Translators navigate a constant tension between form and meaning. English Bibles, for example, may keep the word order of the original writing in one passage (maintaining more of the form), but in other passages change words around so it is easier to understand (clarifying the meaning). Is there a right way to make decisions about form versus meaning in every situation?
Unfortunately, translation is not that simple, and it seldom works to pick one method and apply it across the board. But reminding ourselves of the purpose of translation does give some guidance.
Translation is intended to communicate. Why do we translate? Isn’t it to communicate a message to an audience that speaks another language? God’s message is intended for everyone, so our burden is to communicate His message in a way that is clearly understood. For this to happen. . .
Translation must convey the meaning. If the correct meaning does not come through, have we really communicated? On the other hand, if the goal is only to get the idea across, can translators say it however sounds best to them with no regard to the original wording? Bible translators seek to be faithful to the original form, while carefully acknowledging that in order to convey the meaning. . .
Translation involves interpretation. How would a translator render “Elucidate signification” in another language? He would have to interpret the statement first! In fact, as we read the Bible—or even this article—we are interpreting. We want to know what the author meant.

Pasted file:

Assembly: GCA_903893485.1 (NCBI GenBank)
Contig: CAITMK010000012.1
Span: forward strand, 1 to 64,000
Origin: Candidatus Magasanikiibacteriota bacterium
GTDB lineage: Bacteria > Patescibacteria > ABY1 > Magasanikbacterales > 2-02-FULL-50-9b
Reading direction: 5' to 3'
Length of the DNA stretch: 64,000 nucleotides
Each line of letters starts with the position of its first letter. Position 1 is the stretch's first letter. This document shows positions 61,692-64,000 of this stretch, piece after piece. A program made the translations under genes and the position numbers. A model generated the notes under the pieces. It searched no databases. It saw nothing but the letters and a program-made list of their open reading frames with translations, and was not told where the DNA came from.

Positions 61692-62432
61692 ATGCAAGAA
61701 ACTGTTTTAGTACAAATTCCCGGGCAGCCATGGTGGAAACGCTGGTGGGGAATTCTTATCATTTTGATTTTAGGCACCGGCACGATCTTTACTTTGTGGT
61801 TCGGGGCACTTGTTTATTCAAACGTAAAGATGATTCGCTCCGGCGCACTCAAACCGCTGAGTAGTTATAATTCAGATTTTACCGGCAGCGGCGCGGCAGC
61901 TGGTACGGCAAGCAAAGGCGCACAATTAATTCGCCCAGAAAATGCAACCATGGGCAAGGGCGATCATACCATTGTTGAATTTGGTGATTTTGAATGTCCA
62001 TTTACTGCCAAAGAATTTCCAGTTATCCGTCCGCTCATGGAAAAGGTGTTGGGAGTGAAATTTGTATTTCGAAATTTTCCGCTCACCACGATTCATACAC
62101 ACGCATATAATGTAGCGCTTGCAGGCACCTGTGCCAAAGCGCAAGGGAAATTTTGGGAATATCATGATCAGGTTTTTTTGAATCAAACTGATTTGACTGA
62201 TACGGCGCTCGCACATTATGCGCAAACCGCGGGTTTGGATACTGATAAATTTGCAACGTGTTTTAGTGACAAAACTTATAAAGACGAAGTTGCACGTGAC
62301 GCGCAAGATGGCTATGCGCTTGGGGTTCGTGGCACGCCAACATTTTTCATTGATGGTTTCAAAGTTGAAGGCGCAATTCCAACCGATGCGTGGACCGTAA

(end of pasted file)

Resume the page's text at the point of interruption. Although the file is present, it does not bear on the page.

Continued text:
For translators, this means working to understand what a term or passage is saying before trying to express it in another language. Those reading the translation will view it, at least to some extent, through the eyes of the translation team. For this reason, translating the Bible is a serious task for which we seek the help of God’s Spirit.
"Dost thou then know what thou dost read?"
English translator Robert Young believed a translation should include a word for every word in the original, usually in the same order. How well does his translation communicate?
And the Spirit said to Philip, `Go near, and be joined to this chariot;' and Philip having run near, heard him reading the prophet Isaiah, and said, `Dost thou then know what thou dost read?' and he said, `Why, how am I able, if some one may not guide me?' he called Philip also, having come up, to sit with him. And the contents of the Writing that he was reading was this: `As a sheep unto slaughter he was led, and as a lamb before his shearer dumb, so he doth not open his mouth; in his humiliation his judgment was taken away, and his generation -- who shall declare? because taken from the earth is his life.'
—Acts 8:29-33, Young’s Literal Translation
Translation means changing the form. If we haven’t changed some aspects of form, we haven’t translated. The most obvious form that must change is the language in which it is written. Are there principles that help us honor the form as we translate the message of God’s Word? Watch for a winter blog post addressing that question.